Utah Gov. Spencer Cox on Friday defended Utah’s vote-by-mail system, deeming the choice between making it easier for Americans to vote and having a secure elections system a “false choice.”
“There’s this ... misconception that ... in order to have secure elections you have to make it harder for people to vote, and we believe that that’s a false choice. That’s a false dichotomy,” he continued. “We’ve been able to prove that over and over again by emphasizing election security and making sure that we’re putting into place parameters … and checks and balances that prevent bad things from happening, while also making it easier for those who are eligible to vote to vote.”
Cox made the remarks from Washington, D.C., during a virtual summit called The Fifty: America’s Governors, hosted by POLITICO. Since the 2020 U.S. presidential election, Cox and Lt. Gov Deidre Henderson have repeatedly denounced unfounded claims of election fraud.
“Every year we have run election security bills to improve and enhance our election security making sure that we are providing a safe and secure place to vote, where votes are only counted once,” the Republican governor said.
Cox’s viewpoint strays from some GOP-supported measures that have called for limiting voting by mail or early voting during elections. The first-term governor added Friday that he understands why others in different states have been concerned with their own vote-by-mail systems that were produced quickly, adding that Utah’s vote-by-mail system took about eight years to develop.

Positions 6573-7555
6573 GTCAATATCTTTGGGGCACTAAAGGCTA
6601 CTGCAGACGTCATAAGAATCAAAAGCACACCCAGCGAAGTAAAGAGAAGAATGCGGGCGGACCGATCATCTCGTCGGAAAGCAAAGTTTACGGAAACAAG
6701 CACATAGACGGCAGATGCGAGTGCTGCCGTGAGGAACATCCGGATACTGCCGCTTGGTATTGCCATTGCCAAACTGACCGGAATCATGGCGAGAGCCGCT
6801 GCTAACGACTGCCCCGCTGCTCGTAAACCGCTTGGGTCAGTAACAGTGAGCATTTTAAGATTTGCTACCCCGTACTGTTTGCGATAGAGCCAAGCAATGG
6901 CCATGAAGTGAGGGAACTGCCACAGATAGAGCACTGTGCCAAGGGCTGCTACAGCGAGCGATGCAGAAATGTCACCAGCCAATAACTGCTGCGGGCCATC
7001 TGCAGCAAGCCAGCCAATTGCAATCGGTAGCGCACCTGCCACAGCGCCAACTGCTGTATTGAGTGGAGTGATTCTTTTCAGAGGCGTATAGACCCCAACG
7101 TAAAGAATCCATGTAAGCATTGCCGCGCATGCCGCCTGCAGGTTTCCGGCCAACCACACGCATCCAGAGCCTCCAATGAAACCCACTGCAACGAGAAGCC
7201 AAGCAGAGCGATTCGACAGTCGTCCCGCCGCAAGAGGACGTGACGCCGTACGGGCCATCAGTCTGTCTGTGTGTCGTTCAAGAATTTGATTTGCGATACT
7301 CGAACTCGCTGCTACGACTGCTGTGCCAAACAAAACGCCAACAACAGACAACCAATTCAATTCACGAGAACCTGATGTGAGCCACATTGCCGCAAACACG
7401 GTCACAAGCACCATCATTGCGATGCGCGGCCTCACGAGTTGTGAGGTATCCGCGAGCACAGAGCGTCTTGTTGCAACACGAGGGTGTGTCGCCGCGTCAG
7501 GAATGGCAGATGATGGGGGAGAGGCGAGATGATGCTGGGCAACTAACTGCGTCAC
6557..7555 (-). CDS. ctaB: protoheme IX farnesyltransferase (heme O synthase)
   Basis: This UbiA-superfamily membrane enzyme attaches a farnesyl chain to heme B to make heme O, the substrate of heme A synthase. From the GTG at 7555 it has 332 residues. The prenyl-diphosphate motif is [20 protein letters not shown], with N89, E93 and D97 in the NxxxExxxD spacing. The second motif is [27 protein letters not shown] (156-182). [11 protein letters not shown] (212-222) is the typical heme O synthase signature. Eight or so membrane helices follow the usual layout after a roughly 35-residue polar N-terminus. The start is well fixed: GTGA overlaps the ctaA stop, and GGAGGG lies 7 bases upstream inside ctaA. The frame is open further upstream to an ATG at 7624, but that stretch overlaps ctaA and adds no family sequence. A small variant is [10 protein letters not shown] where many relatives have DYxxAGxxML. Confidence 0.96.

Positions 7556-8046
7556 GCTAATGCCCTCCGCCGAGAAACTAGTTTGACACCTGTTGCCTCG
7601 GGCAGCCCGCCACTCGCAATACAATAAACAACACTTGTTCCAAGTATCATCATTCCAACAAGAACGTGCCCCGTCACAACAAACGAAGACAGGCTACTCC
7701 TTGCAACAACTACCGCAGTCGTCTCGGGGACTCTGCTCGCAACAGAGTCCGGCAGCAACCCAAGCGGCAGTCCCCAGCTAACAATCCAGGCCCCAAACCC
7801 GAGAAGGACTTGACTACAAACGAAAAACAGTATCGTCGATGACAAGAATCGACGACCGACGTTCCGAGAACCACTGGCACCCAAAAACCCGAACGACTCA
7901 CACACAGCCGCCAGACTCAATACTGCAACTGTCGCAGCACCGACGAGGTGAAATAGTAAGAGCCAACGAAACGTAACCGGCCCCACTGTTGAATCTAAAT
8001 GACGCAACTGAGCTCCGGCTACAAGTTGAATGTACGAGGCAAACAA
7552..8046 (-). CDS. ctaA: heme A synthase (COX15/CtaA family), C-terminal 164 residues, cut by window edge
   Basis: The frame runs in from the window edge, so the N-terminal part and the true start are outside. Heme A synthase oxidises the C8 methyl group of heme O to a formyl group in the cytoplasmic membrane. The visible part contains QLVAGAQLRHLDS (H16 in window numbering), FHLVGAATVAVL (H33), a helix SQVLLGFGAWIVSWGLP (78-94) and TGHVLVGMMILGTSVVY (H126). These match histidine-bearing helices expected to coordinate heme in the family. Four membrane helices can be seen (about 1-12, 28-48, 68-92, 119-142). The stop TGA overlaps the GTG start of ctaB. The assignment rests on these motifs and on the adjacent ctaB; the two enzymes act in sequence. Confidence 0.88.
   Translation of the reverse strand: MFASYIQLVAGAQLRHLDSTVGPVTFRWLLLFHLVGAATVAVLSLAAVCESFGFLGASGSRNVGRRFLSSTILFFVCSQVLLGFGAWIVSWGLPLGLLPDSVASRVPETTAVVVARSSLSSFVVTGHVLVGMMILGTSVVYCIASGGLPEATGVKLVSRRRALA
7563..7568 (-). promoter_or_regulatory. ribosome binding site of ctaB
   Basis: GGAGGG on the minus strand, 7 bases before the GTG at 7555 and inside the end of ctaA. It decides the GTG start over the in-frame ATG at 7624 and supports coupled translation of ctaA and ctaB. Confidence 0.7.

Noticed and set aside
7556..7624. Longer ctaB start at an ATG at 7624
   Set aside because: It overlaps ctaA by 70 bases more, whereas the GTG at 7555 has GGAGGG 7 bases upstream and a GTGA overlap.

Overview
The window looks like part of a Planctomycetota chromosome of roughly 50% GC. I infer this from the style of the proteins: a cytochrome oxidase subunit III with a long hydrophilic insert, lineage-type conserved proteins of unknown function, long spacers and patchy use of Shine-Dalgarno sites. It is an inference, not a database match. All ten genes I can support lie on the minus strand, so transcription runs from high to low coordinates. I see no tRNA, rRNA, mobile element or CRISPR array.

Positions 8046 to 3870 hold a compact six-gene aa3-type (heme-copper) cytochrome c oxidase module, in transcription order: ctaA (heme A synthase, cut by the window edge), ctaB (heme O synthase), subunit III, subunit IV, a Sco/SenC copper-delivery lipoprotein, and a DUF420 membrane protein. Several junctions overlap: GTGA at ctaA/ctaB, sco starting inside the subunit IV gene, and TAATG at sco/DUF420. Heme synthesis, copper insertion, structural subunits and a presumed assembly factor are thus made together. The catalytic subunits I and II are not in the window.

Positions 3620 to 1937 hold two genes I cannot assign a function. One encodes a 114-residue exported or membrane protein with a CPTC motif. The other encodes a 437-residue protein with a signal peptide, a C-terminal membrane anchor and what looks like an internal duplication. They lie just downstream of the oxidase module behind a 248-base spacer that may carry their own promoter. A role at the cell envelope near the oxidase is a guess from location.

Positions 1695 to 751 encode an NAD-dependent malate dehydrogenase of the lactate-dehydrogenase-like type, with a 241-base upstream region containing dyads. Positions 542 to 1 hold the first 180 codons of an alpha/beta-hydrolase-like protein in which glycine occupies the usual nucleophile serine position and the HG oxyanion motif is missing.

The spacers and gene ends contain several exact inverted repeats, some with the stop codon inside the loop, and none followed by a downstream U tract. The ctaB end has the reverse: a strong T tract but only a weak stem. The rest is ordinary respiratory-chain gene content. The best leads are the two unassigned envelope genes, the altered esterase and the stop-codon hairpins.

“Hopefully, we turn the tide against misinformation spread by any party. By speaking out, by having an opportunity to show people the right way for government to work and I feel like we’re doing that in Utah,” he continued.
Cox, who is anticipated to meet with President Joe Biden during his trip to Washington, D.C., said he has a good relationship with the Democratic president, but doesn’t believe he’s had much success during his presidency. A recent Gallup poll found Biden’s overall approval ratings sit at an all-time low 40% since the start of his presidency.
“I think it has to do with not listening and understanding to what the vast majority of the people in this country are going through and what their expectations were,” Cox said of the president. “There is no mandate in a 50/50 Senate to adopt the most radical and furthest left policies of social and economic but that’s exactly what the administration is attempting to do. I think it’s a huge mistake and I hope they’ll reconsider and that they will start to reach out to work on bipartisan issues where there is general agreement.”
Cox said he plans to talk to Biden about his proposals around clean energy and how Utah can get involved in those efforts.